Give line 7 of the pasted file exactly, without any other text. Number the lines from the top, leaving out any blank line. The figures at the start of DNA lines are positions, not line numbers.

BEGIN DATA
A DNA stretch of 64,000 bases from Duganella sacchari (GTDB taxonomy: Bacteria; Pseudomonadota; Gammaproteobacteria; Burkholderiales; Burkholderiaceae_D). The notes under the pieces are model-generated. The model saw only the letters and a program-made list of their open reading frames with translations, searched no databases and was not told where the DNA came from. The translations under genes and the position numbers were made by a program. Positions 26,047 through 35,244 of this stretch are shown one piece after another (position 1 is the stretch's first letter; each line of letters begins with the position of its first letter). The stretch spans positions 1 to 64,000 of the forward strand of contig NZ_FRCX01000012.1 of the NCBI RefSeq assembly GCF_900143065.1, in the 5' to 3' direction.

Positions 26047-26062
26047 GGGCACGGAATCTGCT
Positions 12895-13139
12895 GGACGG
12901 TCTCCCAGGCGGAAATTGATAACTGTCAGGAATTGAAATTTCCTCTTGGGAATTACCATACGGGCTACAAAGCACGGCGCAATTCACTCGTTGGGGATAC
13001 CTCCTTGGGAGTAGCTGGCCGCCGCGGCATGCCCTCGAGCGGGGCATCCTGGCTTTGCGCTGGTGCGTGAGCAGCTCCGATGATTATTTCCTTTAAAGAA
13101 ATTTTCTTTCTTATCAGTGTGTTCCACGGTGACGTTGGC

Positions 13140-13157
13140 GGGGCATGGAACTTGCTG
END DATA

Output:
13001 CTCCTTGGGAGTAGCTGGCCGCCGCGGCATGCCCTCGAGCGGGGCATCCTGGCTTTGCGCTGGTGCGTGAGCAGCTCCGATGATTATTTCCTTTAAAGAA